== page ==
African Americans & Crime

The chart above shows the decline of the overall incarceration of African Americans in the United States from its all time peak in 2008. As the chart shows the decrease began during the last year of the Bush administration and continued during the entire 8 years of the Obama administrations ending the beginning of 2017. Data during the Trump administration was not available at the time of this chart. Totals incarcerated on this chart includes state and federal prison populations as well as those being held in local county and municipal jails.

In 2017 there were 728,017 incarcerated African Americans, 475,900 in State and federal prisons and 250,100 in local, county and municipality jails.

NOTE: Those being held in local, county and municipal jails are not all convicted of crimes. Many are awaiting trial or to be bonded out after being arrested.

The Hate Crime Statistics Program of the FBI’s Uniform Crime Reporting (UCR) Program collects data regarding criminal offenses that were motivated, in whole or in part, by the offender’s bias against the victim’s race/ethnicity/ancestry, gender, gender identity, religion, disability, or sexual orientation, and were committed against persons, property, or society. Because motivation is subjective, it is sometimes difficult to know with certainty whether a crime resulted from the offender’s bias. Moreover, the presence of bias alone does not necessarily mean that a crime can be considered a hate crime. Only when a law enforcement investigation reveals sufficient evidence to lead a reasonable and prudent person to conclude that the offender’s actions were motivated, in whole or in part, by his or her bias, should an agency report an incident as a hate crime.

According to Data provided by the United States DOJ/FBI Uniform Crime Reporting Program, the number of police officers murdered declined from the 1990s.

Despite the media attention paid to protests related to Trayvon Martin in 2012 and Micheal Brown in 2014 which sparked the Black Lives Matter movement the number of murdered police officers remained well below the numbers in the 90s. In 1994 they recorded 114 police officers murdered (feloniously killed) but in 2016 the number dropped to 59. Of those 59 only 15 were killed by African Americans.

As a matter of fact the number of officers murdered by African Americans remained at its lowest during the Black Lives Matter movement between 13 and 15 a year.

Stopped, Searched, & Arrested

Every few years an incident occurs in the Black community where a Black man is handled with excessive force or is shot to death by police. The confrontation may be taped or due to the surrounding circumstances the African American community and sometimes the media will rally behind the alleged victim and demand justice.

When this occurs the age-old question resurfaces about whether or not Black men are unfairly targeted by law enforcement.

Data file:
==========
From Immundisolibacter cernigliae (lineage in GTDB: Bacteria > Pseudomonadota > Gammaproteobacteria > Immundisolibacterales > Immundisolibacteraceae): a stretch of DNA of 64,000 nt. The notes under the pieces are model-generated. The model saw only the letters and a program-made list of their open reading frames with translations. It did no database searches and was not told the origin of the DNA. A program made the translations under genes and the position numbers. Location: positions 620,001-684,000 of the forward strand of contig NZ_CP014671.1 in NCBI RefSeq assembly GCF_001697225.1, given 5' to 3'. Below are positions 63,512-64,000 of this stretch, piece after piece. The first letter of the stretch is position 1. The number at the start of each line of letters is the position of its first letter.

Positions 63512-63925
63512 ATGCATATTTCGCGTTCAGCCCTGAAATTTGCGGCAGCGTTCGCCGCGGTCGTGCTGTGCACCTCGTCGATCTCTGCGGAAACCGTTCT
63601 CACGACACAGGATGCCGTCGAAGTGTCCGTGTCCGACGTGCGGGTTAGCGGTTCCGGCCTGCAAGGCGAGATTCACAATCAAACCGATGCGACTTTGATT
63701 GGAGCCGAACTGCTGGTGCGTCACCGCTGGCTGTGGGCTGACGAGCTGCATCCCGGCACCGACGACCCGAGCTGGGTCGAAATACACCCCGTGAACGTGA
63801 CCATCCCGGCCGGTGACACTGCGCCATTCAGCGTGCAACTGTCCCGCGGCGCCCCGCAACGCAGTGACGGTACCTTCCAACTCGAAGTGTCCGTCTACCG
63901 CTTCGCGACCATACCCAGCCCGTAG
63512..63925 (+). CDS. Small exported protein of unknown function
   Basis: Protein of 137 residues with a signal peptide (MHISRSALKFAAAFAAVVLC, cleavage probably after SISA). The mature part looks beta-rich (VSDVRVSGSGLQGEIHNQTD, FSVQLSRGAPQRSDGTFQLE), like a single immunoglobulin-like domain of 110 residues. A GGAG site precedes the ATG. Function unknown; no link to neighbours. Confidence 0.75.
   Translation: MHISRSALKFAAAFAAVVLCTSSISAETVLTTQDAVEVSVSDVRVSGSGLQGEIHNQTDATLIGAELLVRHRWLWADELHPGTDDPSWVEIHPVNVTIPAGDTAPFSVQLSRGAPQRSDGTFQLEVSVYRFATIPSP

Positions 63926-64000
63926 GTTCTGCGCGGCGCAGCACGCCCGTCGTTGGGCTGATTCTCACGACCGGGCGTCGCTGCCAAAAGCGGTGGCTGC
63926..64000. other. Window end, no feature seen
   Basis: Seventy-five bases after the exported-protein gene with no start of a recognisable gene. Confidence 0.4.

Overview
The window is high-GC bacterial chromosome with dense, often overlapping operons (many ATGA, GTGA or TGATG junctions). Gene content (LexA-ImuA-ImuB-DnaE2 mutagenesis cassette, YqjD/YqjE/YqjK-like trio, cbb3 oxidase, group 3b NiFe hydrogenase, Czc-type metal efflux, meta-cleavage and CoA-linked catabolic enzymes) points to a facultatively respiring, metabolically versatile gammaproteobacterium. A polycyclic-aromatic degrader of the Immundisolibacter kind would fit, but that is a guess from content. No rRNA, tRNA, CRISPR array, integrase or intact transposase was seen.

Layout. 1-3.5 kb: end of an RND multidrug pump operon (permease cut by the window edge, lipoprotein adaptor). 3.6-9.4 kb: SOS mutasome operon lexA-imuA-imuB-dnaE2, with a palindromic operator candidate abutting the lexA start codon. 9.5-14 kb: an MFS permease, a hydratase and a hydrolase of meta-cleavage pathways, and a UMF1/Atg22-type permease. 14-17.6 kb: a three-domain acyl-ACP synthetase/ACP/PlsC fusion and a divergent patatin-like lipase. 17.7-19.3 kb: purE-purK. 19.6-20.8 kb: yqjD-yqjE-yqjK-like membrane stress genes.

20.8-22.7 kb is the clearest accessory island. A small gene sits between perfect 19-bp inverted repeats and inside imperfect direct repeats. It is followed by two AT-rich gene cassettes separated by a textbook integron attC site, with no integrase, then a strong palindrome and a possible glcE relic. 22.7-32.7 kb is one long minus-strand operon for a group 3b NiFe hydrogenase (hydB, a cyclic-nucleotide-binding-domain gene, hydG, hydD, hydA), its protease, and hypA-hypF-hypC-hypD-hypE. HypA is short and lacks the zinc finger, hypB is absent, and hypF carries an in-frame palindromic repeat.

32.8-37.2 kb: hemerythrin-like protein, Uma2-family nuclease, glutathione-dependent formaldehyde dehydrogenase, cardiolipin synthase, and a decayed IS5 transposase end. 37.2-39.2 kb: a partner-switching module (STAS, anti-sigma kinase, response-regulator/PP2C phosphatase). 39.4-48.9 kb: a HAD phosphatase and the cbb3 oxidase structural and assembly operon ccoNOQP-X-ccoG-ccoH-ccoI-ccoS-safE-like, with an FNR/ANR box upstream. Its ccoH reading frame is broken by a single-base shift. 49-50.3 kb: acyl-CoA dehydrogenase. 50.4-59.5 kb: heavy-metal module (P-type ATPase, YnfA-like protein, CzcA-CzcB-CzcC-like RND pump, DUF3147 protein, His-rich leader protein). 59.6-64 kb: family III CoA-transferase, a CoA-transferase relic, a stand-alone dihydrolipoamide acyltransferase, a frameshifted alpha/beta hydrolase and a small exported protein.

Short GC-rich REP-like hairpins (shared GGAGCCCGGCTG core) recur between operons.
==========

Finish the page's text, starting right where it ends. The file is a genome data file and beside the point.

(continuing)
In 2005 the U.S. Department of Justice ‘Bureau of Justice Statistics’ released a report titled ‘Contacts between Police and the Public: Findings from the 2002 National Survey’. This was a sampling of 80,000 Americans that collected information regarding traffic stops and the circumstances surrounding contact with police. The report found that:

9% of White drivers were stopped
9% of Black drivers were stopped
9% of Hispanic drivers were stopped

However, African Americans, and Hispanics were much less likely to be issued a simple traffic warning from police during these traffic stops and were much more likely to be searched (person or vehicle), handcuffed, and arrested.  

Percent Searched, Handcuffed, and Arrested

Even though the same percentage of Whites, Blacks, and Hispanics were stopped by police (9%), African Americans were:

  • three times more likely to to be searched (person or vehicle) than Whites
  • more than three times more likely to be handcuffed
  • almost three times more likely to be arrested.

Percent Searched but Not Arrested

Another report released from the U.S. Department of Justice noted that during the same year 9% of the Black men who were stopped and not arrested had been searched compared to 3% of White men. Hispanics were the only group searched without being arrested more than African Americans. 


According to the US Department of Justice more African Americans have sentences for drug convictions (of more than one year) in state prisons than any other offense. Approximately 122,600 Blacks were under state jurisdiction for drugs accounting for 21.1% of all Black state inmates in December 2009.  This is higher than the 17.8% of all inmates incarcerated for drug offenses. Robbery was the cause for the second largest percentage of Black inmates with 18.9%, followed by property crimes which include burglary, larceny, motor vehicle theft, and others at 15.2%. Murder convictions were responsible for 14.4% of African Americans in state prisons.

The number of Black Men and Women in State and Federal prison declined by more than 20,000 between 2000 and 2010 while the total White incarceration increased by 28,600. Hispanic incarceration experienced the largest gain increasing by 129,000 during the same time period.

Of the approximately 127,500 increase in Local Jail population between 2000 and 2010, only 26,900 were African American which was much less than the 71,100 increase of Whites to Local Jails. The Hispanic population increase of 24,000 was the lowest during the same time period.


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